Given their vulnerable populations, with residents on average in their mid-80s, Kumar said nursing homes are the “forgotten front lines” in the war against COVID-19.

“That’s how they feel. We take care of the most vulnerable of all patients, but we are not first to receive support,” he said.

Most, if not all, nursing homes—especially in the Chicago metropolitan area—have already likely been exposed to COVID-19, Kumar said.

“I think we are in the containment phase. So having the universal testing capability and having the PPE readily available to staff who are caring for these vulnerable residents” is important, he said.

There’s enough of both at the two suburban facilities he oversees, Kumar said.

“I think it’s improving day by day. If you had asked me last week I probably would be a bit frustrated but I think now most facilities, at least in the Chicago metro area, have ready access to testing,” he said.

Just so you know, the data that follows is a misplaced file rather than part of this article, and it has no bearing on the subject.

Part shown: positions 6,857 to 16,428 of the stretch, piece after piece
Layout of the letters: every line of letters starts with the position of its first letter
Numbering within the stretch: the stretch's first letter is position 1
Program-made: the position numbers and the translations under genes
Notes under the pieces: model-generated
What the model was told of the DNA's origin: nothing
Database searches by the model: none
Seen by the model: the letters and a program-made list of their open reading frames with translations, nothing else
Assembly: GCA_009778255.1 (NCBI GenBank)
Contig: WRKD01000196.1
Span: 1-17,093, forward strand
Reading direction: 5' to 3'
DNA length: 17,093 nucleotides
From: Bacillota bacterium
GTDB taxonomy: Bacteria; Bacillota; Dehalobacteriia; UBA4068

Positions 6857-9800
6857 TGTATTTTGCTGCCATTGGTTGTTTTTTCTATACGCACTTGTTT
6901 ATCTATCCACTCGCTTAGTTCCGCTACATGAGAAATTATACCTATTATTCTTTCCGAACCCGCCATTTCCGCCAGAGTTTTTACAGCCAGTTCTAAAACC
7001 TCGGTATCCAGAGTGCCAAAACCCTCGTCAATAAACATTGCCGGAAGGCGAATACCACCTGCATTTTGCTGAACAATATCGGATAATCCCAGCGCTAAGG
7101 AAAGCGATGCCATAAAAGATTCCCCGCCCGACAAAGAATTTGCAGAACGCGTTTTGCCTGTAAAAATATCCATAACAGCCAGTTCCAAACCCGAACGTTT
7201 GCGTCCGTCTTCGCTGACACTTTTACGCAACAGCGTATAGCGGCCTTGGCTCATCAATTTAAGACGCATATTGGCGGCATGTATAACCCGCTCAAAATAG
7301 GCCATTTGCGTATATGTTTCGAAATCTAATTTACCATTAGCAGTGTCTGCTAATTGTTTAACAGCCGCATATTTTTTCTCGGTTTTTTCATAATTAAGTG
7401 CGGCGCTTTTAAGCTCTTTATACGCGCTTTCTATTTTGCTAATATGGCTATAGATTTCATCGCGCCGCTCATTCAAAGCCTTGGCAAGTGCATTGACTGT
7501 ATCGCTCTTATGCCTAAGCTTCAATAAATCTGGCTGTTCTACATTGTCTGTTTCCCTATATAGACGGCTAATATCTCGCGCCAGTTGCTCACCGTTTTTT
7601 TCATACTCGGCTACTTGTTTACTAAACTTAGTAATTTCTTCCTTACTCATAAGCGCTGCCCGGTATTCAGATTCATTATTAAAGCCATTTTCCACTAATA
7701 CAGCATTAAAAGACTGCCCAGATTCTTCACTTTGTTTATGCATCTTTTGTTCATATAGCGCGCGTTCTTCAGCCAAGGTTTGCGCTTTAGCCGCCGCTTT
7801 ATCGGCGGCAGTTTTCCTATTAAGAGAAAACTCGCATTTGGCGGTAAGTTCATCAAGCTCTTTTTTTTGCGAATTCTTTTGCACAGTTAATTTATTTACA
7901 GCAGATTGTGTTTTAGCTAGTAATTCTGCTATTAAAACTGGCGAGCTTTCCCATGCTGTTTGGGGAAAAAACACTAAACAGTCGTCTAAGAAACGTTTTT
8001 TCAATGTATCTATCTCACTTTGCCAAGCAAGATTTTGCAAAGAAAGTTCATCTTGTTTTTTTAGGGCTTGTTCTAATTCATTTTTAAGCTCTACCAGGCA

Kumar said that in a nursing home, the coronavirus is like a “spark that has gotten into the kindling” and everything must be done to “contain the fire.”

“That’s what it is. A fire waiting to happen,” he said. “We have seniors living in a confined space so any infection that comes in can create an outbreak. There’s very little you can do once the infection gets into the building. Other than identifying it at the earliest possible time, and then it becomes a race against time to contain it.”

There’s been attention on clusters of cases at the Chateau Nursing & Rehabilitation Center in Willowbrook, and local officials in Joliet and Will County have publicly called for answers about deaths of residents at the Symphony of Joliet nursing home.

Pritkzer on Saturday said he could not get into details about the Joliet situation beyond that the state has provided direct assistance to the facility and is making sure protocols are followed, including proper procedures for donning and doffing masks (taking them on and off), and that workers’ fevers are taken before they enter.

The governor said administration officials have ongoing calls with infection prevention consultants and federal disease experts, and that “strike teams” visit facilities when an outbreak is identified.